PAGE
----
A European Commission (Commission) economist has stated that although the Commission is concerned about potential abuses by companies licensing patents that have been deemed “essential” to technology standards (Standard Essential Patents or SEPs), the Commission is not in a position to decide what constitutes a “fair” price for such a patent licence.
Eliana Garcés Tolón, deputy chief economist of the Internal Market department of the Commission, made these comments when speaking at the annual CRA conference on Economic Developments in European Competition Policy in Brussels (CRA Conference). Ms Tolón acknowledged that “[i]n principle, you would want an opinion on what's fair and what's not” but continued to explain that “it's very difficult” because the Commission doesn’t really know what is fair given the range and complexity of the companies licensing and using SEPs.
Ms Tolón’s comments will come as a disappointment to the manufacturers of electronic devices and their component parts who allege that patent holders are not fulfilling their requirement to license SEPs on fair, reasonable and non-discriminatory, also known as “FRAND”, terms. For example, some smartphone manufacturers believe that licensing should be based on the value of the component incorporating the technology (the so-called smallest saleable unit), rather than on the much higher value of the final device. Furthermore, some manufacturers of component parts (such as mobile chipsets) believe that they are being discriminated against by patent holders, who often only conclude licensing agreements with the end-users in the value chain, i.e. handset manufacturers.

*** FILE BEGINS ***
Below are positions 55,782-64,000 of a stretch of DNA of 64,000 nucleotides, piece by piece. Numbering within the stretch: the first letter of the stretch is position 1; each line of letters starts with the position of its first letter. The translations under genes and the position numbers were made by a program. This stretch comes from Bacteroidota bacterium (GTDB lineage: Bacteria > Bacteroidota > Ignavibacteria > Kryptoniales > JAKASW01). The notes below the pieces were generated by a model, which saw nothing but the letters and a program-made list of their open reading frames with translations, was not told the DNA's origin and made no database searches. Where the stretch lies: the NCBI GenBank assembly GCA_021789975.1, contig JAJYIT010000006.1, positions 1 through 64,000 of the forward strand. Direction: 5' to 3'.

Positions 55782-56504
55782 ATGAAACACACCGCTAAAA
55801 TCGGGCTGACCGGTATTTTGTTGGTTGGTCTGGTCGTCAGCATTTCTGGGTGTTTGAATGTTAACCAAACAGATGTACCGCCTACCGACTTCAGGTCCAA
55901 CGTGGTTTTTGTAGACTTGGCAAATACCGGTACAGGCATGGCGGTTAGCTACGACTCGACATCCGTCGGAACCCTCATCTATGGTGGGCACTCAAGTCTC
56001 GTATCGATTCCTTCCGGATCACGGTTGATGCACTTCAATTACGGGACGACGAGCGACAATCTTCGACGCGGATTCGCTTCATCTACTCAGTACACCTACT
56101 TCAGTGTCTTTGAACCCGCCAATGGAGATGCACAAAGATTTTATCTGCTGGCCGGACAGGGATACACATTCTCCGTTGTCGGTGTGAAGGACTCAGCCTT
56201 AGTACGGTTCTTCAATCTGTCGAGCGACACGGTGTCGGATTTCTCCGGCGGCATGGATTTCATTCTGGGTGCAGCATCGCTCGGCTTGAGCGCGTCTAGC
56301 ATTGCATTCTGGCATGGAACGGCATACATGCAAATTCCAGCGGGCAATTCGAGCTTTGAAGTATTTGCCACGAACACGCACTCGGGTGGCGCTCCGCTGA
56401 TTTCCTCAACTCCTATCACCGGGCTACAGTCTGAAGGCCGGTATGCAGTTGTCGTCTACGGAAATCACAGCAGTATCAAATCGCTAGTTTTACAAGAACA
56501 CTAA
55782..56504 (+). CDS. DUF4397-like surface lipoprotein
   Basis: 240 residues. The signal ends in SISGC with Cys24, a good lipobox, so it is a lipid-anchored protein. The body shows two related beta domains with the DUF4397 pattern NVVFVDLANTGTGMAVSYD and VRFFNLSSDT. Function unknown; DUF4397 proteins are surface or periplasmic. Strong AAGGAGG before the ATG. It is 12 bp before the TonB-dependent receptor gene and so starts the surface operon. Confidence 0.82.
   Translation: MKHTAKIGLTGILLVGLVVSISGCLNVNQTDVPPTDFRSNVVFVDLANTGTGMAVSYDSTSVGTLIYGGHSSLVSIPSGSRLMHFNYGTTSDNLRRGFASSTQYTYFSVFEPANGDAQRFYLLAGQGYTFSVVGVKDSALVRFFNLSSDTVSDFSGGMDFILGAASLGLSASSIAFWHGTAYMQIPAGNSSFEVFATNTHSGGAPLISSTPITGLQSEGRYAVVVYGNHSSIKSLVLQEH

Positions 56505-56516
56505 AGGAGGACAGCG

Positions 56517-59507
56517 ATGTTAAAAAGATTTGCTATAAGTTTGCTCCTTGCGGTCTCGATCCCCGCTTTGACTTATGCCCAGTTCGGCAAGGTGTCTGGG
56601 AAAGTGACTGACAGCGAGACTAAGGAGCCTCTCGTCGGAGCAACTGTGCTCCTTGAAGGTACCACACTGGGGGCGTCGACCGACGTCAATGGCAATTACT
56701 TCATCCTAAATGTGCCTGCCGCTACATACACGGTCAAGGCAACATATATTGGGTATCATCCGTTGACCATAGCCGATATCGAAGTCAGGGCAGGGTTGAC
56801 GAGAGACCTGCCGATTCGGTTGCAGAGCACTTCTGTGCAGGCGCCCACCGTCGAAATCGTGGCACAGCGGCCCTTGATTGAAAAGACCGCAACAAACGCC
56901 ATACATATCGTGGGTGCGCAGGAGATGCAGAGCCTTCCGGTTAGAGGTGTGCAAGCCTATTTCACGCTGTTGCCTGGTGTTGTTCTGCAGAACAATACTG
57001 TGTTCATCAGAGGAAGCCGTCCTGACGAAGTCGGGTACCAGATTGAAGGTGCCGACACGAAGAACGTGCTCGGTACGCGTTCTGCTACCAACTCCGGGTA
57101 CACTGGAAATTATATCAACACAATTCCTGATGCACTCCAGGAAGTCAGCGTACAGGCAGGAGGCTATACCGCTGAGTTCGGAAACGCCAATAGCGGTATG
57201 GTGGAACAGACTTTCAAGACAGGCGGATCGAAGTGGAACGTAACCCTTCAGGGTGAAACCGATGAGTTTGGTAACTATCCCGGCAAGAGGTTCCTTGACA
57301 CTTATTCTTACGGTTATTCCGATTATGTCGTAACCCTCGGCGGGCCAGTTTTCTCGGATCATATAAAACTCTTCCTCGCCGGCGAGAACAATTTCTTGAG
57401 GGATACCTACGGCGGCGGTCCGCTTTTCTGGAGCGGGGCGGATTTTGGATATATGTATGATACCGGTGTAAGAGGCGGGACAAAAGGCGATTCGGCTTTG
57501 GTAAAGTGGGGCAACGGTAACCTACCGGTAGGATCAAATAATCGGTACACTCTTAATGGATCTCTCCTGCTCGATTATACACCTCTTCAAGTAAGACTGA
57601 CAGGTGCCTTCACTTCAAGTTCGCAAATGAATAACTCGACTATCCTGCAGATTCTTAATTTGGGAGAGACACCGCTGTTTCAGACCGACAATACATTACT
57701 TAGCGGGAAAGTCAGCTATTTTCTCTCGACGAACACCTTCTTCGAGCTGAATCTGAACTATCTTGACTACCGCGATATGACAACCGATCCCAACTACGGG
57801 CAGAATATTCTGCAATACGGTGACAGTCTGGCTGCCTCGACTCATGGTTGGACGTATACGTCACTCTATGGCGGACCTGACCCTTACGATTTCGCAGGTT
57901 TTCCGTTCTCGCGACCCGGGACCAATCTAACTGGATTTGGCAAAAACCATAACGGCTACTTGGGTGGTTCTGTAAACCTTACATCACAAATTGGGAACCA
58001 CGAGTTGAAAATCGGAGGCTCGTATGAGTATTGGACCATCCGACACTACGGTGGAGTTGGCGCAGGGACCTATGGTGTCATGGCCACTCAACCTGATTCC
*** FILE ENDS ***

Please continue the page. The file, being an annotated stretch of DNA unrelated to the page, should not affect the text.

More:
Such views are gaining currency, perhaps as a result of an increasing number of products from a wide range of industries depending upon wireless technology and connectivity. A new lobbying group, the Fair Standards Alliance, has been launched which advocates licences being granted to all levels of the value chain and royalty rates being based upon the smallest saleable unit using the patented technology. Earlier this year, the Institute of Electrical and Electronics Engineers (IEEE) made changes to its intellectual property policy which included (i) a requirement that patent holders license their intellectual property to component makers as well as end-users; and (ii) a stipulation that patent royalties and damages should be based on the smallest saleable unit.
Although the Commission has not given a formal opinion on the IEEE's changes, Ms Tolón made it clear at the CRA Conference that the Commission is monitoring these developments. Ms Tolón indicated that the Commission was “launching studies to try to get more information on how licensing is affected by changing policies. We don’t have enough now to start having high-level principles on what FRAND should be, because the players are so diverse and the environment is so complex and we don’t know what outcomes [the changes] will produce”.
Patent licensing is a tricky business for the Commission. As Johannes Laitenberger, Director General of DG Comp noted at the CRA Conference, the Commission are “looking at another balance here. On the one hand, patent holders should be fairly remunerated; on the other hand, the companies that implement the standards should get access to the technology on FRAND terms.” Whilst patent holders' business models are threatened by the proposed changes, any licensing discrimination towards manufacturers could lead to anticompetitive effects, such as higher prices for consumers.